While the story of your company and its history is not as compelling as the freedom of a nation, there is a story that must be told properly to elevate the power of your brand. There are some great legacies behind many firms in the Architecture, Engineering, and Construction industry. What makes your firm unique? Now take that aspect and use it to add value to your brand. This aspect should be incorporated into your Marketing materials, your media publicity, and all outgoing materials on your firm. Use it internally as well. Give your employees a concept to rally around. Was your founder an immigrant with an empty wallet and a dream, or a member of a minority group? Was your company founded during a difficult economy? Most people appreciate stories of perseverance in the face of adversity and it has a way of creating unity. In the case of the American Revolution, citizens united against foreign occupation.

Develop Meaningful Traditions and Customs

The American brand is also built on the use of deeply rooted customs and traditions. We wear red, white, and blue, fly the American flag, say the Pledge of Allegiance, and sing the National Anthem just to name a few. Most of these traditions celebrate historical events and milestones and create unity and pride among the American people.

Strengthening the brand of your business can also be accomplished through customs and traditions. The repetition of traditions can build comradery and morale among your employees, while increasing the standing of your brand in the eyes of your employees. One effective method is to host an off-site team building retreat. You might also consider a strategic planning process that allows your employees to work in teams to address the various aspects of your business. The Strategic Planning process should be employed annually; it’s not necessarily a once and done process. Other ideas include hosting an open house to commemorate a significant anniversary, new location, or new product line. Look for opportunities to bring your team together and they will be converted into Brand Patriots.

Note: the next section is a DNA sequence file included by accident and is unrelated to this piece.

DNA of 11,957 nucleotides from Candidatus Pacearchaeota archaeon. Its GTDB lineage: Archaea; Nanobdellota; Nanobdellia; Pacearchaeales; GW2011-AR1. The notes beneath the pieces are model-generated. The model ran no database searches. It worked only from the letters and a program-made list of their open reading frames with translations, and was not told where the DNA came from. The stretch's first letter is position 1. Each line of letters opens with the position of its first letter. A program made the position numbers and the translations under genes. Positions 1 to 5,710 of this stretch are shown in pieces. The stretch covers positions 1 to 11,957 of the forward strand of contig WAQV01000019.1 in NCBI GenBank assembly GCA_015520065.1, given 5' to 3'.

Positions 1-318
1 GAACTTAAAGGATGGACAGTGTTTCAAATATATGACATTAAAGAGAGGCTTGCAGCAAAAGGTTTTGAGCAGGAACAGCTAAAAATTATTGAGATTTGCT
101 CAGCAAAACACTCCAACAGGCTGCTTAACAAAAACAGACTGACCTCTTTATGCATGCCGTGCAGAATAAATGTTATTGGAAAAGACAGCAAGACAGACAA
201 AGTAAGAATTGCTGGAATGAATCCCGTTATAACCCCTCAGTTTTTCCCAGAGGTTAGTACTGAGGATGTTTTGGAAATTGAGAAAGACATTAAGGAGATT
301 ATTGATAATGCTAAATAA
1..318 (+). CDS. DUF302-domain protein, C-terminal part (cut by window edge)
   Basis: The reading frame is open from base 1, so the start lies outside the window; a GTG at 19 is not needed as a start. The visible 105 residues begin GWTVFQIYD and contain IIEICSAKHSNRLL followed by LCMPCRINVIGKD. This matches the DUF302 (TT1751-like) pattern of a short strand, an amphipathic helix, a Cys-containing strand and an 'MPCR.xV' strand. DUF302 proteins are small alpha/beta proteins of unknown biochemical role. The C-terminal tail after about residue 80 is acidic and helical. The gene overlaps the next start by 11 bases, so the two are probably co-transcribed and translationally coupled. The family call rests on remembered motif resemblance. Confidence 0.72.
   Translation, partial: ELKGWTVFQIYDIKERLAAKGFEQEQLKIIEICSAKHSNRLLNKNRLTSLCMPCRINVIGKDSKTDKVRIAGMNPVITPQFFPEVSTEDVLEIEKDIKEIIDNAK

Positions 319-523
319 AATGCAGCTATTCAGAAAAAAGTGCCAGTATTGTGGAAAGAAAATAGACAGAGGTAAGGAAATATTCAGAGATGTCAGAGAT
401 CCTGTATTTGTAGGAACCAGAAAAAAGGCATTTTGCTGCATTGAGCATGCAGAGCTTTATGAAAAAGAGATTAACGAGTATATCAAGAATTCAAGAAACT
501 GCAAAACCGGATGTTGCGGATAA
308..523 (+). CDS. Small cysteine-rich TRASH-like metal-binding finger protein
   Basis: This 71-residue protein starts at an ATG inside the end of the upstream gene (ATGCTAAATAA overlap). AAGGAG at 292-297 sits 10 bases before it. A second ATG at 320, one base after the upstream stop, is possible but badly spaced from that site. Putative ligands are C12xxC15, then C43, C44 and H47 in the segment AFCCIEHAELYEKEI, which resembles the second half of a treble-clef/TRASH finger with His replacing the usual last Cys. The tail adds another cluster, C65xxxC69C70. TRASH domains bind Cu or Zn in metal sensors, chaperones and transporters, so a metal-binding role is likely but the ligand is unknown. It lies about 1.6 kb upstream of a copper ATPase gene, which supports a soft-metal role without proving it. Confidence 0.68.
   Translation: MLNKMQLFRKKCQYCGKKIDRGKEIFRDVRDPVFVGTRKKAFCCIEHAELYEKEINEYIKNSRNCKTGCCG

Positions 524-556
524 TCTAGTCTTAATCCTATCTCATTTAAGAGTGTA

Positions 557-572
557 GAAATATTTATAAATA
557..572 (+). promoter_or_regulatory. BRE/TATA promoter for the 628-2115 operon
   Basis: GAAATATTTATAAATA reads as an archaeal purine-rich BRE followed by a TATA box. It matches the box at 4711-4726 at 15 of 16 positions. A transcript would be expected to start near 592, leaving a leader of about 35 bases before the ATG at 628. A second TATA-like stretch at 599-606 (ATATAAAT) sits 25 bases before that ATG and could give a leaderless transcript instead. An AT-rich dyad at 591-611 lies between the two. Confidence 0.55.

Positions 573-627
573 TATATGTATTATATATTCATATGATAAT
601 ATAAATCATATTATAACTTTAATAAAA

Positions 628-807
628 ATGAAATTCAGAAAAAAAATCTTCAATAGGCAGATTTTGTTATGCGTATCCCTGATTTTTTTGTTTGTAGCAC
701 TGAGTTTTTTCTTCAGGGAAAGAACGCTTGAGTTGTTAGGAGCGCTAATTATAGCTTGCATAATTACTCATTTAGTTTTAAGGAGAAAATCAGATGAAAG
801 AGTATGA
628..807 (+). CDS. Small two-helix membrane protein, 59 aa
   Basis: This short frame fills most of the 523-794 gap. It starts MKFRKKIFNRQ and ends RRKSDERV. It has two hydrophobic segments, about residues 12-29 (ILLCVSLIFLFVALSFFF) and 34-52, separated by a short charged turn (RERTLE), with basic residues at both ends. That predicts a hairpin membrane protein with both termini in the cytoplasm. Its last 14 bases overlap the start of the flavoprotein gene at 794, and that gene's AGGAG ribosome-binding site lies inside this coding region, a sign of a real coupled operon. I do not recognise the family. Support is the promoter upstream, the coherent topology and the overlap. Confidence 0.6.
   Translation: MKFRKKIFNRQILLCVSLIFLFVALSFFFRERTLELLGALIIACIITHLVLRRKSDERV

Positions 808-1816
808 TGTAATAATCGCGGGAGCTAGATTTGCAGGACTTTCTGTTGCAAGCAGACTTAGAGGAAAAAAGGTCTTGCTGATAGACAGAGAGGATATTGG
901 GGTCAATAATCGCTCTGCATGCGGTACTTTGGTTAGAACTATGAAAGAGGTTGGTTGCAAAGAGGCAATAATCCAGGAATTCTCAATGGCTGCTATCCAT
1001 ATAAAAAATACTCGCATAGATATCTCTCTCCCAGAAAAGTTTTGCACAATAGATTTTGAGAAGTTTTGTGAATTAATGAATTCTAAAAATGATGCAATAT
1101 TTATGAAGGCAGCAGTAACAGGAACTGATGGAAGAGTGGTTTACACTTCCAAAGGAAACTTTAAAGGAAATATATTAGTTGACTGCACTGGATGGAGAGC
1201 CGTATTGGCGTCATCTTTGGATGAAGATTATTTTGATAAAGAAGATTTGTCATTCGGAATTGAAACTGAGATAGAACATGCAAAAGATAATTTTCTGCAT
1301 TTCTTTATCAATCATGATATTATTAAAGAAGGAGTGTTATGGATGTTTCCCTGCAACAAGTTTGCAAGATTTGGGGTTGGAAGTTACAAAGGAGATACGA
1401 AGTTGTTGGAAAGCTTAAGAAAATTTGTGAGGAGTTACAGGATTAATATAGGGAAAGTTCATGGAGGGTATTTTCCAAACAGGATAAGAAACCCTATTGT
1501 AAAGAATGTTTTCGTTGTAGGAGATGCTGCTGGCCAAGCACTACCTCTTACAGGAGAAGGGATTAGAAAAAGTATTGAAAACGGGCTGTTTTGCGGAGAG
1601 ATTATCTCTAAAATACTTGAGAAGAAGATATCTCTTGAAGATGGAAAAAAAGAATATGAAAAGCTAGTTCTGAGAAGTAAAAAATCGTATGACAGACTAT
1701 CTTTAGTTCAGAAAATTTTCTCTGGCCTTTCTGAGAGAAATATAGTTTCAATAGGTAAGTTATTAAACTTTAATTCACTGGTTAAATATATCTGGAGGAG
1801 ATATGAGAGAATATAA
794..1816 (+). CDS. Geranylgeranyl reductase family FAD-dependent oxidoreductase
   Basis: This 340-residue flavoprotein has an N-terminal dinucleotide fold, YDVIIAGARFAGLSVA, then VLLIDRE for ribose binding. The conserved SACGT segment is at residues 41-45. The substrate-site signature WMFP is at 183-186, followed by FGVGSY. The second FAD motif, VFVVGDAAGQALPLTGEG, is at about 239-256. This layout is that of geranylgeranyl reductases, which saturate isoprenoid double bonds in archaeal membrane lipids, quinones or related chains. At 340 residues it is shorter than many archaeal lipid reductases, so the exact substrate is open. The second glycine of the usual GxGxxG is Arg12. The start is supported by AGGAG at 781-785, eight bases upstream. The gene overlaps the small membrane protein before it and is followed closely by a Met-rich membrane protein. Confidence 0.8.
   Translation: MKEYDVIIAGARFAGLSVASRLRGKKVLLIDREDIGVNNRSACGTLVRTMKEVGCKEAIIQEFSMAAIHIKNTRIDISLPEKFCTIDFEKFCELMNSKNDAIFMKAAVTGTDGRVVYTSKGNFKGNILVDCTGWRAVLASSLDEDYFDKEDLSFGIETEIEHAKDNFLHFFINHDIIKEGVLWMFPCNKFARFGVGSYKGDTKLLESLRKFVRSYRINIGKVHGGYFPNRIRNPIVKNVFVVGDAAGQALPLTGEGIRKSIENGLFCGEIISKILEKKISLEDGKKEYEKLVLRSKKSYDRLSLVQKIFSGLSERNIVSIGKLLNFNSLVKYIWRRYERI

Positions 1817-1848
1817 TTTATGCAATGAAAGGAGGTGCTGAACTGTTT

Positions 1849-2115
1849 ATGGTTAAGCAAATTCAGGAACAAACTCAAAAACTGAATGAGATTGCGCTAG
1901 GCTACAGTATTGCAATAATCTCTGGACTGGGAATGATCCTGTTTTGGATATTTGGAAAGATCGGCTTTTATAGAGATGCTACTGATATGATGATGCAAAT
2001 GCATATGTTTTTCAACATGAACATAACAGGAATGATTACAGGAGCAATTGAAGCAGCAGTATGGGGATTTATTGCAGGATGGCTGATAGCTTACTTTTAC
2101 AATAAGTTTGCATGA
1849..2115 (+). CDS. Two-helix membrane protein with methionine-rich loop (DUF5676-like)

Fortify and Understand Your Brand

No business-related brand will ever rival the American brand. The extensive history, passion, and mass appeal of a nation like the United States is impossible to replicate. The core principles described above, however, can build and fortify your brand if properly implemented.

Take advantage of this 4th of July holiday to reflect on the true meaning of the American brand and the men and women that have sacrificed their lives to preserve it. Then take a moment to reflect on the state of your own firm’s brand. How strong is your brand? Who are your Brand Patriots? If you can answer affirmatively to these questions, be thankful, but never grow complacent when it comes to your brand.

Brian Fraley


Fraley AEC Solutions, LLC has been launched to provide Marketing and Public Relations services to the Architecture, Engineering, and Construction (AEC) industry in Pennsylvania and the surrounding region. The firm was founded by Brian M. Fraley, who has been providing Marketing and Business Development solutions within the AEC sector for more than 20 years. Starting his career in a construction and industrial advertising firm, he served as editor of a regional Highway/Heavy Construction trade publication, Marketing Director for a statewide transportation construction association, and Director of Marketing and Business Development for a civil engineering firm.

“There are many firms that provide Marketing and Public Relations services, but they lack the in-depth knowledge of the AEC sector,” says Fraley. “This is an industry with a unique language, history, personality, and way of conducting business. Fraley AEC Solutions was formed to cater to this underserved and often misunderstood marketplace.”

No stranger to the start-up environment, Fraley started his career with a small family-owned construction advertising agency in Bucks County, Pa. “One thing that has not changed in 20 years is that firms in the Architecture, Engineering, and Construction sector must differentiate themselves with effective Marketing practices,” Fraley explained. “That need has been exacerbated due to a number of paradigm shifts that are currently underway from the technology revolution to the emergence of the next generation of management. Fraley AEC Solutions has the historical knowledge of the industry, which will be necessary to help our clients to adapt to current and future industry shifts.”